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Posted by Alex Klyubin, Android Security team
When your app communicates with servers using cleartext network traffic, such as HTTP, the traffic risks being eavesdropped upon and tampered with by third parties. This may leak information about your users and open your app up to injection of unauthorized content or exploits. Ideally, your app should use secure traffic only, such as by using HTTPS instead of HTTP. Such traffic is protected against eavesdropping and tampering.
Many Android apps already use secure traffic only. However, some of them occasionally regress to cleartext traffic by accident. For example, an inadvertent change in one of the server components could make the server provide the app with HTTP URLs instead of HTTPS URLs. The app would then proceed to communicate in cleartext, without any user-visible symptoms. This situation may go unnoticed by the app’s developer and users.
Even if you believe your app is only using secure traffic, make sure to use the new mechanisms provided by Android Marshmallow (Android 6.0) to catch and prevent accidental regressions.
For apps which only use secure traffic, Android 6.0 Marshmallow (API Level 23) introduced two mechanisms to address regressions to cleartext traffic: (1) in production / installed base, block cleartext traffic, and (2) during development / QA, log or crash whenever non-TLS/SSL traffic is encountered. The following sections provide more information about these mechanisms.
To protect the installed base of your app against regressions to cleartext traffic, declare android:usesCleartextTraffic=”false” attribute on the application element in your app’s AndroidManifest.xml. This declares that the app is not supposed to use cleartext network traffic and makes the platform network stacks of Android Marshmallow block cleartext traffic in the app. For example, if your app accidentally attempts to sign in the user via a cleartext HTTP request, the request will be blocked and the user’s identity and password will not leak to the network.
You don’t have to set minSdkVersion or targetSdkVersion of your app to 23 (Android Marshmallow) to use android:usesCleartextTraffic. On older platforms, this attribute is simply ignored and thus has no effect.
Please note that WebView does not yet honor this feature.
And under certain circumstances cleartext traffic may still leave or enter the app. For example, Socket API ignores the cleartext policy because it does not know whether the data it transmits or receives can be classified as cleartext. Android platform HTTP stacks, on the other hand, honor the policy because they know whether traffic is cleartext.
Google AdMob is also built to honor this policy. When your app declares that it does not use cleartext traffic, only HTTPS-only ads should be served to the app.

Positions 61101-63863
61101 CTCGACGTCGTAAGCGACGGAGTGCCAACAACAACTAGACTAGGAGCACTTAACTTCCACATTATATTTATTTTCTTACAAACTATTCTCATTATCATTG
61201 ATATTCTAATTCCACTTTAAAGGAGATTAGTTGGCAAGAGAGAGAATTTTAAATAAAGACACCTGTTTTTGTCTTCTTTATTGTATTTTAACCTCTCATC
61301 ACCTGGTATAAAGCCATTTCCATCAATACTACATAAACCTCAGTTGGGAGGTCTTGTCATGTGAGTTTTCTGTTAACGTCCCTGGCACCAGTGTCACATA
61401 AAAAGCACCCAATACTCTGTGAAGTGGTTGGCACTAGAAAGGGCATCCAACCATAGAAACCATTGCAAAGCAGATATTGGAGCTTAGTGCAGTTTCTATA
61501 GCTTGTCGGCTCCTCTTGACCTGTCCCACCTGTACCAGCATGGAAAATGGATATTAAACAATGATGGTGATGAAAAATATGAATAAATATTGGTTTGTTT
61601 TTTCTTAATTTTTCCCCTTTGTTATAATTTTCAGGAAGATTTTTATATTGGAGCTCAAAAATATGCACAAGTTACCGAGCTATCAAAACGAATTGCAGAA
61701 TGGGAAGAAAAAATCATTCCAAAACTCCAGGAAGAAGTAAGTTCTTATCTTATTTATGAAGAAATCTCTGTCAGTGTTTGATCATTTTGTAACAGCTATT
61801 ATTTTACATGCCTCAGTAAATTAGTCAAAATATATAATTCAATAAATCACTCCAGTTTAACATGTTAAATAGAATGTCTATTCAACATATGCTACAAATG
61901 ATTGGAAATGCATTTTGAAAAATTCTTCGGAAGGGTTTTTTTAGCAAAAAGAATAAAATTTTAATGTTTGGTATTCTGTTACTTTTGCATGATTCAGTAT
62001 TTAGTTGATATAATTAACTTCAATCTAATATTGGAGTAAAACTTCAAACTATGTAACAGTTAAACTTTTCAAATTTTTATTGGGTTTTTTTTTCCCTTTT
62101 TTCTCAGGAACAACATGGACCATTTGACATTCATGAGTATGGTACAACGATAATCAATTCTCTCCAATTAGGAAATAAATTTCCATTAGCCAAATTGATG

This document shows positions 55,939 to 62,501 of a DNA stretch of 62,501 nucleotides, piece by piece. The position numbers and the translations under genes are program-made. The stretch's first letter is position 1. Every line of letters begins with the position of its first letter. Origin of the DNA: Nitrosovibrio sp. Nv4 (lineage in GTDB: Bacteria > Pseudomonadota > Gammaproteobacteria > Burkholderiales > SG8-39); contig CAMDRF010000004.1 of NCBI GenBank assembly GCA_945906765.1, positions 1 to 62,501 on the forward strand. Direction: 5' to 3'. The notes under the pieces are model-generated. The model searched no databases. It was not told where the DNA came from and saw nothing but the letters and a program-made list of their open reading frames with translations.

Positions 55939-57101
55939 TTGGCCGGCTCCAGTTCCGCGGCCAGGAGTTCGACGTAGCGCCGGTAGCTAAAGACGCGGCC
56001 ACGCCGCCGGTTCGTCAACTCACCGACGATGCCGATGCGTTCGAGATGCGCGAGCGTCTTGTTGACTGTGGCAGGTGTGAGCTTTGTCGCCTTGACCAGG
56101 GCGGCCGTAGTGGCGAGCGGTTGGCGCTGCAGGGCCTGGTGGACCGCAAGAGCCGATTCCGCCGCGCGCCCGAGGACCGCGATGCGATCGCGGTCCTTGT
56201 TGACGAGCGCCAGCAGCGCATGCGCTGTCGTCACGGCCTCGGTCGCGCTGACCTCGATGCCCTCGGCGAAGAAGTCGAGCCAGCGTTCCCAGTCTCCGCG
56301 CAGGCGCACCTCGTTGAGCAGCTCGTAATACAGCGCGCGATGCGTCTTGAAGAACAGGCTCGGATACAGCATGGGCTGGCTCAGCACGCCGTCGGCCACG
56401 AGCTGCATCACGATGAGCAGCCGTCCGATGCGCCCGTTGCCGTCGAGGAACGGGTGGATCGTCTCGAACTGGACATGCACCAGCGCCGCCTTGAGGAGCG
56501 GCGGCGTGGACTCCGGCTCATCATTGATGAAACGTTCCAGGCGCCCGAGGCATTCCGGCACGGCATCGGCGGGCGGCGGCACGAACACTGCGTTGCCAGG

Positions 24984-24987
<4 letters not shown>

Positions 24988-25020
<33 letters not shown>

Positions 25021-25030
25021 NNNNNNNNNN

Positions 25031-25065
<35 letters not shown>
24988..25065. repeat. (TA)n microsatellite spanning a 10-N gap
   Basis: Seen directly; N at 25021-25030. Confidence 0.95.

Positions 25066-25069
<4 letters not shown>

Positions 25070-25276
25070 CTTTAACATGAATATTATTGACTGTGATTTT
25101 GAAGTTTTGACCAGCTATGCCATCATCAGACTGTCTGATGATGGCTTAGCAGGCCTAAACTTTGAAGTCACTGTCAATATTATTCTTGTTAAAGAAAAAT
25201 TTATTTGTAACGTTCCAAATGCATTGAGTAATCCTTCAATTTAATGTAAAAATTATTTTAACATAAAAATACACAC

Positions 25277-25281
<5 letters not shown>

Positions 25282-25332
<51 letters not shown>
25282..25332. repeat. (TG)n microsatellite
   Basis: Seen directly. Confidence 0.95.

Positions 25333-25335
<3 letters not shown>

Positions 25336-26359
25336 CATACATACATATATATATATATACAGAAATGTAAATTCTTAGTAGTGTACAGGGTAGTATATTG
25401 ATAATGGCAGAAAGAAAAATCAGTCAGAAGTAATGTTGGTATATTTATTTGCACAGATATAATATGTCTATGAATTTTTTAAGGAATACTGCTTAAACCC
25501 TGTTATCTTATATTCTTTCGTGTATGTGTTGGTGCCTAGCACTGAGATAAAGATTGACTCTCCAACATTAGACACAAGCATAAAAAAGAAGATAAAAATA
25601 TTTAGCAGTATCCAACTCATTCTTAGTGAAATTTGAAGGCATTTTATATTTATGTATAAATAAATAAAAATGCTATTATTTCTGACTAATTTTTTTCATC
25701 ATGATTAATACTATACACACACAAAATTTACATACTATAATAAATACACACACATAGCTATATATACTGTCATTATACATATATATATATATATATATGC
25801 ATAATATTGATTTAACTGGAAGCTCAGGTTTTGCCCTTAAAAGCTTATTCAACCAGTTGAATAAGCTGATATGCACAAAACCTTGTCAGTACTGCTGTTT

Third-party network, ad, and analytics libraries are encouraged to add support for this policy. They can query the cleartext traffic policy via the NetworkSecurityPolicy class.
To spot cleartext traffic during development or QA, StrictMode API lets you modify your app to detect non-TLS/SSL traffic and then either log violations to system log or crash the app (see StrictMode.VmPolicy.Builder.detectCleartextNetwork()). This is a useful tool for identifying which bits of the app are using non-TLS/SSL (and DLTS) traffic. Unlike the android:usesCleartextTraffic attribute, this feature is not meant to be enabled in app builds distributed to users.
Firstly, this feature is supposed to flag secure traffic that is not TLS/SSL. More importantly, TLS/SSL traffic via HTTP proxy also may be flagged. This is an issue because as a developer, you have no control over whether a particular user of your app may have configured their Android device to use an HTTP proxy. Finally, the implementation of the feature is not future-proof and thus may reject future TLS/SSL protocol versions. Thus, this feature is intended to be used only during the development and QA phase.
Android N offers finer-grained control over cleartext traffic policy. As opposed to android:usesCleartextTraffic attribute, which applies to all destinations with which an app communicates, Android N’s Network Security Config lets an app specify cleartext policy for specific destinations. For example, to facilitate a more gradual transition towards a policy that does not allow cleartext traffic, an app can at first block accidental cleartext only for communication with its most important backends and permit cleartext to be used for other destinations.
It is a security best practice to only use secure network traffic for communication between your app and its servers. Android Marshmallow enables you to enforce this practice, so give it a try!
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